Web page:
Although we had found that PI3-K/Akt pathway plays pivotal role in regulating Ly-GDI expression, the question is easily raised whether GM3 directly activates PI3-K pathway or not. In view of the important role of Pdpk1 and mTOR complexes in PI3-K signaling cascade , we determined their expression in B11 cells. Our data revealed that GM3 knock down concurrently reduces Pdpk1 and Raptor expression, whereas induces Rictor expression. Taking the advantage of siRNA technique, we further found that Pdpk1 and Raptor, but not Rictor knock down abolished GM3 effects on Ly-GDI induction via blocking Akt phosphorylation at Thr 308 . From these observations, we demonstrate that GM3 induces Ly-GDI expression via PI3-K, Pdpk1, AktThr308 and mTOR/Raptor pathway in melanoma B16 cells (Fig. 1). More importantly, the experiments were also carried out to determine if Ly-GDI is the key molecule in mediating melanoma B16 cells anchorage-independent growth. Our data demonstrate that Ly-GDI knock down significantly increased the proliferating ability of B16 cells in soft agar or serum free medium . It is noteworthy that expression of GM3 is gradually increased during the progression of melanoma malignancy. For instance, GM3 was not detected in normal or naevi skin, but 60% of primary and 75% of metastatic melanoma expressed GM3 . Our data along with previously published results  suggest that relatively lower levels of GM3 and Ly-GDI at the early stage of melanoma facilitate melanoma cells to undergo invasive proliferation in vigorous environment. These observations also provide insights into the molecular basis of GM3 on augmenting melanoma invasive proliferation at the early stage of pathology.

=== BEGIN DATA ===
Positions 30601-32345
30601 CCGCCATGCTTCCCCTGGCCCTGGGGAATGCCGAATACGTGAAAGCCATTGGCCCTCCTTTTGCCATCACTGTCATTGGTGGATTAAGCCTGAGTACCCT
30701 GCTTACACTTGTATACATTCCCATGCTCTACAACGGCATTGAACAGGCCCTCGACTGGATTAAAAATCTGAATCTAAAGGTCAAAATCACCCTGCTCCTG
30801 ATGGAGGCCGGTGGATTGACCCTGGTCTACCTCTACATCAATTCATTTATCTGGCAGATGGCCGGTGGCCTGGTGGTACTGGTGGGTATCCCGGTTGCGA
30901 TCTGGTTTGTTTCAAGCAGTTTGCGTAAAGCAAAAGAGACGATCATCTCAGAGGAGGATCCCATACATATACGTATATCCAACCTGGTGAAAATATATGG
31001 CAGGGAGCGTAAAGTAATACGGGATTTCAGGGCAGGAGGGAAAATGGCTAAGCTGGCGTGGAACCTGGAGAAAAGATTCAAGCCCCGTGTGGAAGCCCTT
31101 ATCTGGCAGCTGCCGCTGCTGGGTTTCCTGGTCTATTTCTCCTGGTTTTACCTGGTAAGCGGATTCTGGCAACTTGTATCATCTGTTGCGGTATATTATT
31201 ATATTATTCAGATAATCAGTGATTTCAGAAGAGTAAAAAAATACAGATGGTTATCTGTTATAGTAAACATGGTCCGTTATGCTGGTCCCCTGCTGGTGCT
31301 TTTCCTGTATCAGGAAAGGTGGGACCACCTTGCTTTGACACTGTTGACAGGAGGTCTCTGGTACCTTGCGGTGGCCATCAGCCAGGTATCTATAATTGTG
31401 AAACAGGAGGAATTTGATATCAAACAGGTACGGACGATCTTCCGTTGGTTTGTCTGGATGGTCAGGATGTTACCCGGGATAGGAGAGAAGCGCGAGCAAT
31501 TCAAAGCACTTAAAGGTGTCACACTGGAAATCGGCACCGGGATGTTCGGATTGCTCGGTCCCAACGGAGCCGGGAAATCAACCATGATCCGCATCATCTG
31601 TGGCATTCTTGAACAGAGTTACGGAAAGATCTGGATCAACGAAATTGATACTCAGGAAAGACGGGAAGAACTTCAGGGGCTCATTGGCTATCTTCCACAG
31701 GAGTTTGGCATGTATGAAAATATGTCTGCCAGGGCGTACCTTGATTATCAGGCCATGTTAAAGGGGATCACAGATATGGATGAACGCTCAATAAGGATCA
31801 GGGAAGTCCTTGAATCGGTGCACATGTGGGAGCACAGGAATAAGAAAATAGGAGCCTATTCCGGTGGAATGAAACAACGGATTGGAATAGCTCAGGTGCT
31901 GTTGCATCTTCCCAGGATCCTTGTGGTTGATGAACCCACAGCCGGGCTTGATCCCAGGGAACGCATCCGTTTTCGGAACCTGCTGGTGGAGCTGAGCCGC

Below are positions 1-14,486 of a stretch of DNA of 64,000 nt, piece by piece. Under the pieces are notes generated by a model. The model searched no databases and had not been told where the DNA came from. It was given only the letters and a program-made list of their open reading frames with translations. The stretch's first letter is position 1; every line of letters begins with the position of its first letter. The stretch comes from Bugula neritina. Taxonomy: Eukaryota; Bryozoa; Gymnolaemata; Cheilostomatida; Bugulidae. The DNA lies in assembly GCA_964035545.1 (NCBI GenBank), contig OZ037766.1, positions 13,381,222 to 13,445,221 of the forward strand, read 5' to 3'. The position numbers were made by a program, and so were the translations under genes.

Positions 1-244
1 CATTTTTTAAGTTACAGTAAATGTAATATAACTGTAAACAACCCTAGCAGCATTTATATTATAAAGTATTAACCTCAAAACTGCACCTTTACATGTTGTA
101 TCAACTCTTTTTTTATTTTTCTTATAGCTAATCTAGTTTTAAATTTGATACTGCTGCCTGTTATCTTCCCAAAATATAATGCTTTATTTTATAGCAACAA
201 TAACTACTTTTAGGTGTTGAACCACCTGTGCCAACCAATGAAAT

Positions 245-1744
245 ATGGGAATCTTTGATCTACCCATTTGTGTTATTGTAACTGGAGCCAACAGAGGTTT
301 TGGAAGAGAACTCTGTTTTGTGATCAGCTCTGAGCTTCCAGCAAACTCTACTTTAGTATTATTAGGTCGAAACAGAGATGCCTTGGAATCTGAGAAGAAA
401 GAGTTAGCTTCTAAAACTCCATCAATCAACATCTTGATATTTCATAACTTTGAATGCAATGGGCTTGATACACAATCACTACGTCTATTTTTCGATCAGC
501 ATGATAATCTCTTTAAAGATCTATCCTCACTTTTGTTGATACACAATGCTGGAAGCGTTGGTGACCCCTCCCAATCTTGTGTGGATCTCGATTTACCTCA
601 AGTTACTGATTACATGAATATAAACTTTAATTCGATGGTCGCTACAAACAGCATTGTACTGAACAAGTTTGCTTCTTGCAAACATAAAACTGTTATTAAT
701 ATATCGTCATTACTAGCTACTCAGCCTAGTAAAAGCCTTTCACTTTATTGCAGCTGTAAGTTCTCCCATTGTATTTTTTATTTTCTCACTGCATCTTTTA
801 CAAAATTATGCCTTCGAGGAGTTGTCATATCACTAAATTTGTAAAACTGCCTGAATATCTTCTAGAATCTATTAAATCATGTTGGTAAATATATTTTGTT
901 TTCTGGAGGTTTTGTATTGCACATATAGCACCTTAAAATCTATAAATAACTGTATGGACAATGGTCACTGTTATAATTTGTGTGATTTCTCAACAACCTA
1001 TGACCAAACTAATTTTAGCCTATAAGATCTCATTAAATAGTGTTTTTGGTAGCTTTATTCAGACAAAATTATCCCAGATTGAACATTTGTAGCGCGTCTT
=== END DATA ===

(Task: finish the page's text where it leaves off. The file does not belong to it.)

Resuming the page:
TNF-α is a multifunctional cytokine, which is synthesized as a 26kDa (233 amino acids) membrane-bound propeptide (pro-TNF-α) and is secreted upon cleavage by TNF-α converting enzyme . Studies on the effects of TNF-α using experimental models of invasion and metastasis have shown that it can often act as a tumor promoting factor . More specifically for melanoma, TNF-α has been reported to upregulate the expression of integrin subunits, which in turn enhance the interaction of human melanoma cells with ECM substrates , . The more recent study from this laboratory showed that TNF-α induces integrin expression, cell attachment and invasion via fibronectin in human melanoma cells . In light of these prior works, our recent data demonstrate that TNF-α located downstream of Ly-GDI to mediate melanoma metastasis (Fig. 4) , , . To verify that TNF-α follows the same GM3 signaling cascade as Ly-GDI, we carried out the same experiments as above Ly-GDI. In line with GM3 regulating Ly-GDI signaling pathway , our results revealed that GM3 regulates TNF-α mRNA and protein expression via PI3-K, Akt and mTOR pathway , , suggesting that TNF-α is indeed the downstream target of Ly-GDI through which mediate biological functions of GM3 and Ly-GDI in melanoma metastasis. Once TNF-α was found to be a link in the chain of GM3 signaling, we focused on its biological effects on melanoma metastasis. The results demonstrate that TNF-α is able to enhance melanoma migration via inducing MMP-9 expression and activity , which will be further discussed in “MMP-9 and MMP-2” part (Fig. 1). On the other hand, Venessa
3.3. MMP-9 and MMP-2